How to stop trunking my short fiction before it's even submitted?
March 21, 2013 10:36 AM Subscribe
I've been writing short fiction. I've got my process down pretty well, to the point that I am not getting stuck in writer's block hell or any other common pitfalls. I have ideas, and I'm capable of getting them down on paper. I revise them, I produce new drafts, etc.
My problem comes in the last phase of the process. I don't know when to say something is done
posted by deathpanels to writing & language (11 answers total) 9 users marked this as a favorite
I'll write four or five drafts of a piece, send it to my workshop group, get some useful feedback, and then try to incorporate their notes into a "final" draft. But at this point, I don't feel like the story is finished, per se. Instead, I get it to a point where I am at best mostly happy with the story but I don't know how to make it "perfect." Then I stall, I lose confidence, and I put the piece in a dark, damp corner of my harddrive where it never sees the light of day, because I just don't know how to proceed.
Perfection, I realize, is impossible to achieve. I would like to fix this problem of trunking stories before I even submit them. Some drafts are of course not meant to be, but I find myself frequently throwing out work I'm otherwise happy with because I don't know how to make it "done." If I were a professional writer, I could send "almost done" drafts to my editor and let them propose some changes, but alas I am very much a plucky amateur. Would hiring a professional editor on a per-story basis be advisable? Should I just submit my "almost done" stories for publication and trust that the editors of publications to which I submit will provide some suggestions if they like the piece but feel it lacks polish? I want to understand the "right" way of handling this part of the process, because my current fumbling, childish abandonment of my own work is bumming me out.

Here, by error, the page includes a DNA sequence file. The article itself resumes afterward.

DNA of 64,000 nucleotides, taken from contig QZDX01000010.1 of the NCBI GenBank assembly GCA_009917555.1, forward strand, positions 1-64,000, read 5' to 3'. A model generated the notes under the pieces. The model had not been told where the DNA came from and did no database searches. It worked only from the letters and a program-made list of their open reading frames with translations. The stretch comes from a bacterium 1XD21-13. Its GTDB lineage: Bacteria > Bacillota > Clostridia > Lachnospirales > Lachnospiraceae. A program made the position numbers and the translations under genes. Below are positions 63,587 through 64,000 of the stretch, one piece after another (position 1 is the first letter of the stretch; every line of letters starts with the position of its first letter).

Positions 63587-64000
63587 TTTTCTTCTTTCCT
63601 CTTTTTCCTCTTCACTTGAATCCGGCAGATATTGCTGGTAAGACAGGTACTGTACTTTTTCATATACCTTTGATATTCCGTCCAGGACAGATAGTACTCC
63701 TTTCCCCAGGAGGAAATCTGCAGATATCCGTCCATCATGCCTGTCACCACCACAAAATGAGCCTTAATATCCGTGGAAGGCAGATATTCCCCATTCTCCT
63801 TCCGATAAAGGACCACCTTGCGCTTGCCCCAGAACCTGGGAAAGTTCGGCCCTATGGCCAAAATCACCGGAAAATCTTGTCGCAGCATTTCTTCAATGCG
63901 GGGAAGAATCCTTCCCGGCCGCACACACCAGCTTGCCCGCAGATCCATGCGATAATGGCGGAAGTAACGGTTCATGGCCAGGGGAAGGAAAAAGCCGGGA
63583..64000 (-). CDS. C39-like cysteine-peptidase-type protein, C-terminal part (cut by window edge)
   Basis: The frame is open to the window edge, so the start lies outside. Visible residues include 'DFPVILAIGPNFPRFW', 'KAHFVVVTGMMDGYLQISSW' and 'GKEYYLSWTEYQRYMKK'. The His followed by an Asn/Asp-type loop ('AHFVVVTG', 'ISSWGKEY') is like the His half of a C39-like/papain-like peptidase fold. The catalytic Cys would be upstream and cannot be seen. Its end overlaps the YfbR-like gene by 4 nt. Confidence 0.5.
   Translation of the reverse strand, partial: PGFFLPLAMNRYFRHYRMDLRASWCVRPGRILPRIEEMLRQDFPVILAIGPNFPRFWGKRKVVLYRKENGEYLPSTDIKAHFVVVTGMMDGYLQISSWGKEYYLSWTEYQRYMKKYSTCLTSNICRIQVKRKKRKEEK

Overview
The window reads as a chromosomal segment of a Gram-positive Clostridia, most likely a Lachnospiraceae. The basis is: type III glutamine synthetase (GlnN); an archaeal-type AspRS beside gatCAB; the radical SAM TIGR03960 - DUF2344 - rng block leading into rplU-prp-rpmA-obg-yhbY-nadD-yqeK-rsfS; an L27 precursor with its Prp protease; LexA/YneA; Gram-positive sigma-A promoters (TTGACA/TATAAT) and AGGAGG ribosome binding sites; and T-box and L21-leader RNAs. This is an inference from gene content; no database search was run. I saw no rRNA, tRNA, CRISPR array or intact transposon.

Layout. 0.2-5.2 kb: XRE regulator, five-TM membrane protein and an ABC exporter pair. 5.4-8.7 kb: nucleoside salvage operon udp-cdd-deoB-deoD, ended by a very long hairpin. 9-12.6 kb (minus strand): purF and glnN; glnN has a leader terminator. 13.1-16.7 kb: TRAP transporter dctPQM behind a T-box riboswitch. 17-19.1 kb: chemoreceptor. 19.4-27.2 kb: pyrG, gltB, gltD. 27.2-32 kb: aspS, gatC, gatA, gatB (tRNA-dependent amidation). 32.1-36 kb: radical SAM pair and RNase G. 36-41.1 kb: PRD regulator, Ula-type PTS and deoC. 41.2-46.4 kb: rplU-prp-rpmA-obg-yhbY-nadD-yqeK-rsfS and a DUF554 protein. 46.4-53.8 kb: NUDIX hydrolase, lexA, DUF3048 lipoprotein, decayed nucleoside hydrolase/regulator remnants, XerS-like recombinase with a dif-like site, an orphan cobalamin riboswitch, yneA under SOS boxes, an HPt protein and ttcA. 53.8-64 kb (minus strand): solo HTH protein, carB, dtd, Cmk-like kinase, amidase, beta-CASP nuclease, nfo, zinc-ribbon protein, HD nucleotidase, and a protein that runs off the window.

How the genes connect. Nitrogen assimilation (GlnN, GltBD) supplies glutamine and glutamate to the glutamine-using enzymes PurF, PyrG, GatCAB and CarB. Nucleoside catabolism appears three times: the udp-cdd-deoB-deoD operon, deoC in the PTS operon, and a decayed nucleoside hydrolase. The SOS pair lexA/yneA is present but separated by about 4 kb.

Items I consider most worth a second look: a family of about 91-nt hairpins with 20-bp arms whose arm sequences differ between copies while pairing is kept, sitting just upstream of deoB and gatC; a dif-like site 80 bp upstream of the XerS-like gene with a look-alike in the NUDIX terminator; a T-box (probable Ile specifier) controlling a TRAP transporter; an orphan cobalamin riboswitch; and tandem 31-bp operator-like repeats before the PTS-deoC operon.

(By the way, at the moment, I'm writing stories that fall into either the category of "soft" science-fiction or science-fiction-flavored literary fiction, if that makes a difference.)